Some Las Vegas crimes wouldn’t have happened if the criminals had been jailed longer | VICTOR JOECKS

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There’s a disturbing trend in some of Las Vegas’ most high-profile crime stories. Many suspects have recently been taken into custody.

Tyler Steffins, a Washington State police officer and Army veteran, was recently killed on the Strip. Police arrested Freddy Allen in the fatal stabbing, which occurred on a pedestrian bridge.

But the crime should never have happened. In September, police said Allen threatened a Strip security guard with a knife. He pleaded no contest for the offense of assault. In November, he received a 90-day suspended sentence and was told to stay off the Strip for six months.

It turns out that verbal warnings are just as effective as “weapons free zone” signs.

A few days later, police arrested Allen for a stabbing that happened near Harrah’s. The victim had to receive staples in the head and stitches in the arms. Allen pleaded guilty to a serious misdemeanor. In February, he received a 90-day sentence with credit for 72 days served.

If that stab had kept him in jail for even a year, his involvement in Steffins’ murder would have been impossible.

See if you can spot any similarities to these cases.

Gary Dean Robinson caused the horrific January car crash that killed nine people in northern Las Vegas. Seven members of one family died after Robinson ran a red light while driving over 100mph.

Police have had numerous prior interactions featuring Robinson driving recklessly. Police stopped him for speeding at least five times in the 18 months before the fatal crash. This included a speed of 85 mph in a 45 mph zone. In this case, the officer gave him a ticket for going over the 5 mph limit. A court reduced it further, which kept the offense off his driving record.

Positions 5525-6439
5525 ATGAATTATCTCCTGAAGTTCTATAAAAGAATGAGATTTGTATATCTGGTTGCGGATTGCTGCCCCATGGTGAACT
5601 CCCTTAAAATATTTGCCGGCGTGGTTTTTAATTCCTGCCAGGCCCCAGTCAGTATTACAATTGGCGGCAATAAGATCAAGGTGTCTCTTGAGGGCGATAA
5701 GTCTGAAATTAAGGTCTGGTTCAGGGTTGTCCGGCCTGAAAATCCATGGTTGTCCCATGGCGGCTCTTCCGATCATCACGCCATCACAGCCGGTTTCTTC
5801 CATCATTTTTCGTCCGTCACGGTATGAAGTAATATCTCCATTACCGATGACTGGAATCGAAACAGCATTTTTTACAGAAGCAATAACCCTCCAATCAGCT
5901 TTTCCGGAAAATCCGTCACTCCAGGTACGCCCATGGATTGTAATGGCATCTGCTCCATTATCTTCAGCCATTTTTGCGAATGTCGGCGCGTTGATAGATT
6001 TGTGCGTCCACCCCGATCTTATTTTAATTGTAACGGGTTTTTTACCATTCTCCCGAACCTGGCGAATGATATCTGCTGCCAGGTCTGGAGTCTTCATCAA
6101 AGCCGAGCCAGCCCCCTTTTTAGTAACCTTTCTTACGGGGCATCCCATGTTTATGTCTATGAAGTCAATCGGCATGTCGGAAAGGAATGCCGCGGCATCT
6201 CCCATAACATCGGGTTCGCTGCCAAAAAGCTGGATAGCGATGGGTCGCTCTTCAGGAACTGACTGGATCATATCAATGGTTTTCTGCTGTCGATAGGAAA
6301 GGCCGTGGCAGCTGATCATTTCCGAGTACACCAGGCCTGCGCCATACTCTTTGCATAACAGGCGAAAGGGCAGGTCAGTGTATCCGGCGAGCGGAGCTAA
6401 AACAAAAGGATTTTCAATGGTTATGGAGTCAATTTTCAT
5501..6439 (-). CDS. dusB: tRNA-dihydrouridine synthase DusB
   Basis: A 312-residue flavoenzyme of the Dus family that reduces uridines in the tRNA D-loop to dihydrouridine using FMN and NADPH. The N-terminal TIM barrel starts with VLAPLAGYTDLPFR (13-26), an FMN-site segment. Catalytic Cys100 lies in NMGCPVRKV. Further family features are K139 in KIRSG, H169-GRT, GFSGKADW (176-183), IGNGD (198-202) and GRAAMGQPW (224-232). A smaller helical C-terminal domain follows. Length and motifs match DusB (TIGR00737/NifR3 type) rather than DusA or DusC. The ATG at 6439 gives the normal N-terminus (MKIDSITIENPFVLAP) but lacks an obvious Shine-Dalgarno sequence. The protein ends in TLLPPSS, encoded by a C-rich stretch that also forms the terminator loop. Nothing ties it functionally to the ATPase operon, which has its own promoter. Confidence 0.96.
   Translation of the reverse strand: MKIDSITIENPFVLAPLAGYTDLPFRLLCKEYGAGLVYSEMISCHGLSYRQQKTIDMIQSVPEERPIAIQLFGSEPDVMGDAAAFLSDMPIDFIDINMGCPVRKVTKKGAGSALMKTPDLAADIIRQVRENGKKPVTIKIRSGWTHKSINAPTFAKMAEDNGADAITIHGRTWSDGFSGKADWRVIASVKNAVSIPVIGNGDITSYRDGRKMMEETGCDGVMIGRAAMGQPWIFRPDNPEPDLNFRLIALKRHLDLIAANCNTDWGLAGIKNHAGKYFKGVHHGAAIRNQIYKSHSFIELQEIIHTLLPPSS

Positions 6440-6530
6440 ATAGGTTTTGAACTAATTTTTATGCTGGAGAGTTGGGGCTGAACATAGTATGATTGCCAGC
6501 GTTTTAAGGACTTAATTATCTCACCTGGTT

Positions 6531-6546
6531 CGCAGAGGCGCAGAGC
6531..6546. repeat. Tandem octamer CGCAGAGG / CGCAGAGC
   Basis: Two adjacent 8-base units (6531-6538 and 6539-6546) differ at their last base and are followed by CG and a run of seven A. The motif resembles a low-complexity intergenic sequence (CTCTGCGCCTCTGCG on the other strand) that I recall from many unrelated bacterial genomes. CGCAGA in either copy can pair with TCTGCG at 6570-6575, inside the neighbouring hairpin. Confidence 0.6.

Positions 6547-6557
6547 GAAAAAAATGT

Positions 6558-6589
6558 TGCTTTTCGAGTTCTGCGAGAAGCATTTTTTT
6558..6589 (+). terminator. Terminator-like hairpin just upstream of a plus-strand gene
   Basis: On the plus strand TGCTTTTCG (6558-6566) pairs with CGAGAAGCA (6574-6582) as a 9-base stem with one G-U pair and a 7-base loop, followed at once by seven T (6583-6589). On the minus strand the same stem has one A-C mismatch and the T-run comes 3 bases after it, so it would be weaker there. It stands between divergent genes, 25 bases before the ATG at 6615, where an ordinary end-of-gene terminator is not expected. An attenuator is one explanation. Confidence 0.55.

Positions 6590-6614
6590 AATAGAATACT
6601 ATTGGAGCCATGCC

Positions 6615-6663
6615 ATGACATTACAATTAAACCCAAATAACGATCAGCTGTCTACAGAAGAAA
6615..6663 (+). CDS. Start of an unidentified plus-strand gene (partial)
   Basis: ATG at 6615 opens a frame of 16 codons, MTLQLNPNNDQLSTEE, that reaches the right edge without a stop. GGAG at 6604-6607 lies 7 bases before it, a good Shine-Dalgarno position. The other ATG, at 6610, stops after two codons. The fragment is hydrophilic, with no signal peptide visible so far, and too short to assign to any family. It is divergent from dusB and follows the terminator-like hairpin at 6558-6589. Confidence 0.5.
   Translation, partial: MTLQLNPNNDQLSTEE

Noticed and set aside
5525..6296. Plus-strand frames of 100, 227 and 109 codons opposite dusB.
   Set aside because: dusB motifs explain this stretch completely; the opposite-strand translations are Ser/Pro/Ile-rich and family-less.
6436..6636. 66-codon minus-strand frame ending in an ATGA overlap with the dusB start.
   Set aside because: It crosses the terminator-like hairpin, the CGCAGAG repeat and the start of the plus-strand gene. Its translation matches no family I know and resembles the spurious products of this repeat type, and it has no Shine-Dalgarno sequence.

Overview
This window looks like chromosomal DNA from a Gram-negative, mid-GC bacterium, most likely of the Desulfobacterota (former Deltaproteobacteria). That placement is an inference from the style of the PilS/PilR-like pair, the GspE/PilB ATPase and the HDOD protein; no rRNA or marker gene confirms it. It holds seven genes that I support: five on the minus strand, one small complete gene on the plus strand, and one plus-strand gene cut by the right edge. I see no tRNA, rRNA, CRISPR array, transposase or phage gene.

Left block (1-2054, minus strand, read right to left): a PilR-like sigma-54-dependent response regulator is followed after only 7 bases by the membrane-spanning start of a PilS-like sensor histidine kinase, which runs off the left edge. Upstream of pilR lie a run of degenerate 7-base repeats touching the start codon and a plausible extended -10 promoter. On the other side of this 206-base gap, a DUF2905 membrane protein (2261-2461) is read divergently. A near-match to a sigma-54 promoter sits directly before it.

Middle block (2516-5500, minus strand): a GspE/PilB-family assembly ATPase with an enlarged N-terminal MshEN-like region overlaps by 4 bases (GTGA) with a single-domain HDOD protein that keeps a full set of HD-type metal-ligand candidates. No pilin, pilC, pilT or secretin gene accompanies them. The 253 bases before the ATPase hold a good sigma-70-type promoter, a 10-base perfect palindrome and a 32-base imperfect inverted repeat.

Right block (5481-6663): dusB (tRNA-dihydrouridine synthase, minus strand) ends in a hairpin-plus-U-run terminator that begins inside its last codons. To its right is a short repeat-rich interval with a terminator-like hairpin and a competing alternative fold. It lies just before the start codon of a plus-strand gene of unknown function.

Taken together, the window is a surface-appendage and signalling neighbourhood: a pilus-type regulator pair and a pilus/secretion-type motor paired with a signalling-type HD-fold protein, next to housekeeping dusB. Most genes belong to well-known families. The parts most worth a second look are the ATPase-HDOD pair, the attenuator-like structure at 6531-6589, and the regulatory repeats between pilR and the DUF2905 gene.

Lee Frank Wilson is in police custody charged with shooting more than a dozen people in February at a saloon on Sahara. One person died. His record includes more than 80 arrests and nine felony convictions. In 2019, prosecutors charged him with conspiracy to commit murder and attempted murder. He pleaded guilty to discharging a firearm. He was sentenced to a prison term of at least one year.

Finally, consider this headline from Thursday’s Review-Journal: “Man Charges 3rd DUI With 2 Cases Still Open.”

Did you spot the model? The criminals, whose actions deserved serious prison sentences or other significant consequences, got off with a slap on the wrist.

But many politicians argue that the problem is that there are too many people in prison. ‘Mass incarceration imposes significant costs’ and ‘doesn’t make us safer’, President Joe Biden stated in a January 2021 Executive Order.

The victims mentioned above would probably disagree. At least, those who are lucky enough to stay alive.

The dangers of mass incarceration are an almost universal sentiment on the left, but it has also infected some Republicans. This includes former President Donald Trump, who signed a bill to reduce the number of people in prison.

In 2019, Governor Steve Sisolak and Democratic majorities in the Legislature gutted Nevada’s sentencing laws. A small minority of Republicans supported the move. The bill reduced the sentences for several crimes, including felonies. Under the old law, those who had already been convicted of two crimes were considered “habitual” criminals. This increased the penalty for any new crimes. Democrats raised the threshold to five prior convictions.

Previously, someone with three felony convictions faced a minimum sentence of 10 years for any additional crimes. Democrats upped that to seven — yes, seven — convictions.

It sounds simple, but that doesn’t make it any less true. If you want to reduce crime, put people who commit crimes in jail – and keep them there for an appropriate amount of time.

Contact Victor Joecks at [email protected] or 702-383-4698. To follow @victorjoecks on Twitter.

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